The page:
Work is a God Word … Ezra 5:8

ezra-5-8Vol. 1, No. 6 – 2016

The work is going forward with great energy and success . . . (Ezra 5:8)

 A popular advertisement of years gone by showed four guys sitting around in their fishing gear, high up in the mountains. They sit around a camp fire with their fish in a skillet and cans of beer in their hands.

One fisherman holds up his can and declares: “It just does not get any better than this!”

The advertisement would have the viewer believe that life is found with other “boys,” outdoors, on a weekend, with one’s favorite food and a can of beer. The reality is that life is not found in a cold can of beer or fish frying in the skillet.

Most of us are comfortable in our employment so long as it provides happiness and the means for a pleasant life. Our vocation becomes the hangout to make enough dollars so one can live in the proper life style, get all the respect we think we deserve, and not have any changes come our way that are uncomfortable. It is about us, not about our ministry of service! At the end of the work week, the cry of these folks is TGIF.

It was not so with the immigrants from Babylon in the fifth century B.C.  Their desire was to rebuild the Temple in Jerusalem (Zion). Their ministry included zeal . . . zest . . . and lots of zing.  In the next two chapters of Ezra, the Hebrew word that indicates speed of work is used in connection with their service.

The “gusto” they possessed to build a Temple to honor and give praise to God was focused.  It began in 538 B.C. and was completed fifty years later. 42,360 persons returned to build the Temple in Jerusalem; additionally, there were 7,337 slaves and a choir of 200—both men and women (Ezra 2:64).

In Washington D.C., a project was begun in 1907 to complete the Washington National Cathedral.  The Cathedral was completed in 1990. The builders stayed with the project—legions of sculptors, metalsmiths, masons, and stained-glass artists. They intended for the work to be completed.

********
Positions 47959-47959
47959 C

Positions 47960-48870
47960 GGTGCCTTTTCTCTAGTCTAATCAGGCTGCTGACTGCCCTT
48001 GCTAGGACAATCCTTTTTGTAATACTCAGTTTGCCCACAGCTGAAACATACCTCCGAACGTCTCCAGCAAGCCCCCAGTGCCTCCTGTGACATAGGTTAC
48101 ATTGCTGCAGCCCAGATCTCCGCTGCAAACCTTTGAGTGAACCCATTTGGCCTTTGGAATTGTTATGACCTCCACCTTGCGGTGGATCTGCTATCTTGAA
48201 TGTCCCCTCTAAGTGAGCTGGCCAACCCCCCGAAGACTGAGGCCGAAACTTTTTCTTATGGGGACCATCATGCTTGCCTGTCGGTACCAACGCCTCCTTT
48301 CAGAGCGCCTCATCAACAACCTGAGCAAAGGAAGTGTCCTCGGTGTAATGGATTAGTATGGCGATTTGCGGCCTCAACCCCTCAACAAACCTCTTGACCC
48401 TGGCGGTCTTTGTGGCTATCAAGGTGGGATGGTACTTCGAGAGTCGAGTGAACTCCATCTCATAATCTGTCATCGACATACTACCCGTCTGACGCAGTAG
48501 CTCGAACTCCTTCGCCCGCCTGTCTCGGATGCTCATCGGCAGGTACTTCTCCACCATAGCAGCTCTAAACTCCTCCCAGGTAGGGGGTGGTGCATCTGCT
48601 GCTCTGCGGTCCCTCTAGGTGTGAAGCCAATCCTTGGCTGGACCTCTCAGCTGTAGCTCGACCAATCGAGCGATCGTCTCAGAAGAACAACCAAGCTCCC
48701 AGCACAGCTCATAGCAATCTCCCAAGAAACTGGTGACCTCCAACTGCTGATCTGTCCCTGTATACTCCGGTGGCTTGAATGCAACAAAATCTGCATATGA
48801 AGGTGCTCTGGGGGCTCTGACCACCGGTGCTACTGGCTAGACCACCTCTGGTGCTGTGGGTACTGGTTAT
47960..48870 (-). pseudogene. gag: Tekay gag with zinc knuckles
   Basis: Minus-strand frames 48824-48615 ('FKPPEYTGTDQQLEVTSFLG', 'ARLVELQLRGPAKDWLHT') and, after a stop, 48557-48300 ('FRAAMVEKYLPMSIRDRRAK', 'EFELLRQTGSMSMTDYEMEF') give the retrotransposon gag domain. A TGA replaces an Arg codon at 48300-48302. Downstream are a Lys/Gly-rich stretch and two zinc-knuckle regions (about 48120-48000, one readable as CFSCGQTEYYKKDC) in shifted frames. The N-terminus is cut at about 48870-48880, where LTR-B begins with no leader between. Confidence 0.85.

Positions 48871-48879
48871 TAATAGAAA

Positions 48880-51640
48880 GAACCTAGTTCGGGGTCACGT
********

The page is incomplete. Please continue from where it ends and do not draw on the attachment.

How is your “gusto”? The ministry God has given you for education or business is not about you—it is about Him. How are you doing with it?

With the magic word in your heart, all things are possible, and without it all study is vanity and vexation. The miracles of life are with it; the blind see by touch, the deaf hear with eyes, the dumb speak with fingers. To the youth it brings hope, to the middle-aged confidence, to the aged repose. Not only has it been the touchstone of progress, but it is the measure of success in everyday life. The magic word is work.

Sir William Osler

It is interesting to contemplate the reward God gives for work.  A master had three servants charged with stewardship of his money. Two servants performed their duty without question; the third did not.  When the master returned to get a report of the servant stewardship, he pronounced the third servant as not of much worth as the servant had not worked in the best interest of the master. The master took the money entrusted to the servant and gave it to the one who was faithful—the reward was more work. Work is not a bad thing—it is a God word.

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